Unbelievably, contrary to the clear language of the statute and congressional intent, the IRS is trying impose those taxes and issue those subsidies in those 34 states anyway. The IRS is literally trying to tax, borrow, and spend more than $700 billion without congressional authorization — a more egregious example of taxation without representation than the Stamp Act.
State attorneys general, employers, and individual taxpayers have so far filed four lawsuits challenging those illegal taxes. A federal judge has rejected the Obama administration’s attempt to dismiss the challenge filed by Oklahoma attorney general Scott Pruitt. More than a dozen Indiana school districts filed suit alongside that state’s attorney general Greg Zoeller. A federal court in Washington, D.C., will hear oral arguments on another challenge on Monday.
As National Review editorializes:
may not have a great deal of power in Washington, where they control, in John Boehner’s words, one half of one third of the federal government; but we have 50 states for a reason, and Republican governors lead 30 of them. Republican governors, attorneys general, and state legislators looking to use their offices to the significant benefit of the nation as a whole should be lining up to create a 30-state united front with Oklahoma. Scott Pruitt is fighting for the rule of law, and Republican governors might trouble themselves to give him a hand.
If anti-ObamaCare groups really want to defund the law, they should get governors, attorneys general, employers, and their own members to file additional challenges.
3. Educate states about how to block the IRS’s illegal taxes legislatively.
The 34 states that have refused to establish Exchanges can actually block the IRS’s illegal ObamaCare taxes legislatively by suspending the licenses of insurers that accept the illegal subsidies. Since no insurer would then accept one, not a single employer in the state could be hit with the employer-mandate penalties those subsidies trigger.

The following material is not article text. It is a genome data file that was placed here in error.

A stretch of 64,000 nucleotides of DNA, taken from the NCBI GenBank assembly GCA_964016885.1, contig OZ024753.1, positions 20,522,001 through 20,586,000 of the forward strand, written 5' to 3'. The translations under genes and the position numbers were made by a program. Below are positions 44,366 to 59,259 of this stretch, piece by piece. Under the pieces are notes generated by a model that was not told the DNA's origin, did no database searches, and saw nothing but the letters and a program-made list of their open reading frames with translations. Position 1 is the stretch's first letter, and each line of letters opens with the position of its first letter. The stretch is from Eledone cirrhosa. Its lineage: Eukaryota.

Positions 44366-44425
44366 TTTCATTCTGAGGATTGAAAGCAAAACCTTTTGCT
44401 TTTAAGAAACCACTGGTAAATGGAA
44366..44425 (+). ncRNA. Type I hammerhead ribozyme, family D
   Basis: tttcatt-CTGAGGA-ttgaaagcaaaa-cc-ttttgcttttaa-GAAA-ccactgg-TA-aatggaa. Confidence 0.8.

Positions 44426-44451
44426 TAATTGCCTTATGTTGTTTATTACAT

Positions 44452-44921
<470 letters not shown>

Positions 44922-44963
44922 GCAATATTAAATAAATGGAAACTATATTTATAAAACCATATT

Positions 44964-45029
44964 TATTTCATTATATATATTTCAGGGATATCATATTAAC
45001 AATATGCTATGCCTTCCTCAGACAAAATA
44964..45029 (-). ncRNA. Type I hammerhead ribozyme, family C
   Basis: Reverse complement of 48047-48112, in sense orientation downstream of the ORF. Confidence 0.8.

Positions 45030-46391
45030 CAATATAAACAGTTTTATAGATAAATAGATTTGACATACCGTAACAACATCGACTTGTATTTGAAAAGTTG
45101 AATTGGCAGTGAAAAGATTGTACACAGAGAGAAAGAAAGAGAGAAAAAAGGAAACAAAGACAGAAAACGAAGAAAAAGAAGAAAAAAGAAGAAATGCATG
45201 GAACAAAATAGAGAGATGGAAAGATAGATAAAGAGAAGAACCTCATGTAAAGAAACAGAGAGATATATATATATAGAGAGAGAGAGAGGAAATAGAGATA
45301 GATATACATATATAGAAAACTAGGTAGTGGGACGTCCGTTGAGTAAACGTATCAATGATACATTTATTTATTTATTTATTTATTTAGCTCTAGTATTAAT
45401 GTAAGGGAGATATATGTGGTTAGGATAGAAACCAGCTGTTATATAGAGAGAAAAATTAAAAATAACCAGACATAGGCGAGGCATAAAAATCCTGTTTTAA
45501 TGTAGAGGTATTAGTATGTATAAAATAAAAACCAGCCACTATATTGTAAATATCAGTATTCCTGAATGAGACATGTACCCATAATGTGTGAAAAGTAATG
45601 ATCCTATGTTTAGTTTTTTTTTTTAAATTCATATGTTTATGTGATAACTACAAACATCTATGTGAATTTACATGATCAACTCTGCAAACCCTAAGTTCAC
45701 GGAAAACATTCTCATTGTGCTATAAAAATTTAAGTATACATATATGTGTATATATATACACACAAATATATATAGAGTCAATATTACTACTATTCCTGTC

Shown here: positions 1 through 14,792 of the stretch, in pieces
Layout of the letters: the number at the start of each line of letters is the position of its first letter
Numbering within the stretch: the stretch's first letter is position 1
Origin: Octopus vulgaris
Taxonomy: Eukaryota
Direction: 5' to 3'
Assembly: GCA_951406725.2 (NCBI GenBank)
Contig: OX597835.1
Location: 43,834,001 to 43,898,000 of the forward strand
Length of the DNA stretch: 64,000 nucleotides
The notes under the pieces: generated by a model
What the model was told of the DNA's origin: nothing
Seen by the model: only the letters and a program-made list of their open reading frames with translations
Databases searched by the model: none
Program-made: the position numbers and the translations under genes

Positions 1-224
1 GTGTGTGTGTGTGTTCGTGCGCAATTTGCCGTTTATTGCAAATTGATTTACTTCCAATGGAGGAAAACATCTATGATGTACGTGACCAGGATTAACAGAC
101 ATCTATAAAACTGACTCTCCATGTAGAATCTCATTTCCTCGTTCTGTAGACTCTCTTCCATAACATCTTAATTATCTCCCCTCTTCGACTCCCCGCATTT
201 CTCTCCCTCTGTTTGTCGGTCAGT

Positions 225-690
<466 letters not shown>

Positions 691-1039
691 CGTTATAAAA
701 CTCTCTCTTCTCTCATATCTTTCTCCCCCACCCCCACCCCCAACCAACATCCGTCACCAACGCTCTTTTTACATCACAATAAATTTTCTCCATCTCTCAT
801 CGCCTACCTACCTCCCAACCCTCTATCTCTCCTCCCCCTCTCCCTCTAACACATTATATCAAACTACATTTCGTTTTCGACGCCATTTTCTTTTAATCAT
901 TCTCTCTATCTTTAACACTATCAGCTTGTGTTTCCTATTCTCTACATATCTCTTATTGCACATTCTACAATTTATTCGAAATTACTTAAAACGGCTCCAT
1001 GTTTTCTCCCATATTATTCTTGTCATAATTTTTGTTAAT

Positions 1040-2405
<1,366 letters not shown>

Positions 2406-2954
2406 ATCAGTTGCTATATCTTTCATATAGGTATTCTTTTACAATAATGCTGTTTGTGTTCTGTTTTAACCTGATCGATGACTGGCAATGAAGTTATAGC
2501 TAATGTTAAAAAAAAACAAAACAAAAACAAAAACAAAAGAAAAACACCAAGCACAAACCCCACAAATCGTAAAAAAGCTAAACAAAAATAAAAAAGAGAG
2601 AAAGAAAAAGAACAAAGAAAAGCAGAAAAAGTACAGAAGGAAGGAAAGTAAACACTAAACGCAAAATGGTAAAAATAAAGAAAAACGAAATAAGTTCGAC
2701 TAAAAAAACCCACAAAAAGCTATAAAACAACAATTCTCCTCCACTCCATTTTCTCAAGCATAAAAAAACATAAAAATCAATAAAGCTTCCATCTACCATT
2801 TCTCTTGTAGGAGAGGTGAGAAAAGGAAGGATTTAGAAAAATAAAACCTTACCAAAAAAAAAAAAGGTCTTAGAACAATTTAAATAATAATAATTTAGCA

Legislators in Ohio and Missouri have already introduced legislation based on draft language I offered in my Cato study “50 Vetoes.” The American Legislative Exchange Council has given this “Health Care Freedom Act 2.0” its seal of approval and offers its own model legislation.
4. Urge House investigators to subpoena all materials related to the IRS’s illegal taxes.
The House Committees on Oversight & Government Reform and Ways & Means have been investigating the IRS’s illegal taxes for more than a year. This August, House Oversight committee chairman Darrell Issa (R-CA) asked an IRS witness:
Where the hell is the paper on that?…Where’s the analysis? Congress doesn’t agree with you, at least the House of Representatives, that your rule is consistent with the law. We asked for the analysis. You’ve stonewalled us…Where are the notes, recommendations, [and] analysis that we asked for?
Issa called the IRS representative “pretty close to a useless witness” and threatened that if the agency is not forthcoming, “Not only will I issue a subpoena, but I’m going to have to do a lot more.” Here’s the video:
Yet the Treasury department has still refused to hand over many emails and other communications that, according to my source, show the IRS did almost no analysis of the law before deciding to tax, borrow, and spend $700 billion without congressional authorization. If ObamaCare opponents want to defund the law, they should urge Issa to follow through on his threat to issue a subpoena, and “do a lot more.”
A good test of whether defunders or detractors are more committed to stopping ObamaCare will be which side is the first to put away the knives and get to work.